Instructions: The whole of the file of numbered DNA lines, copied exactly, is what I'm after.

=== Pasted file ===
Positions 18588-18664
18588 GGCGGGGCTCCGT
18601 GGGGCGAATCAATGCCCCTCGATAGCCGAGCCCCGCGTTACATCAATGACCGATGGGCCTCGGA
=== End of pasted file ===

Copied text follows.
Positions 18588-18664
18588 GGCGGGGCTCCGT
18601 GGGGCGAATCAATGCCCCTCGATAGCCGAGCCCCGCGTTACATCAATGACCGATGGGCCTCGGA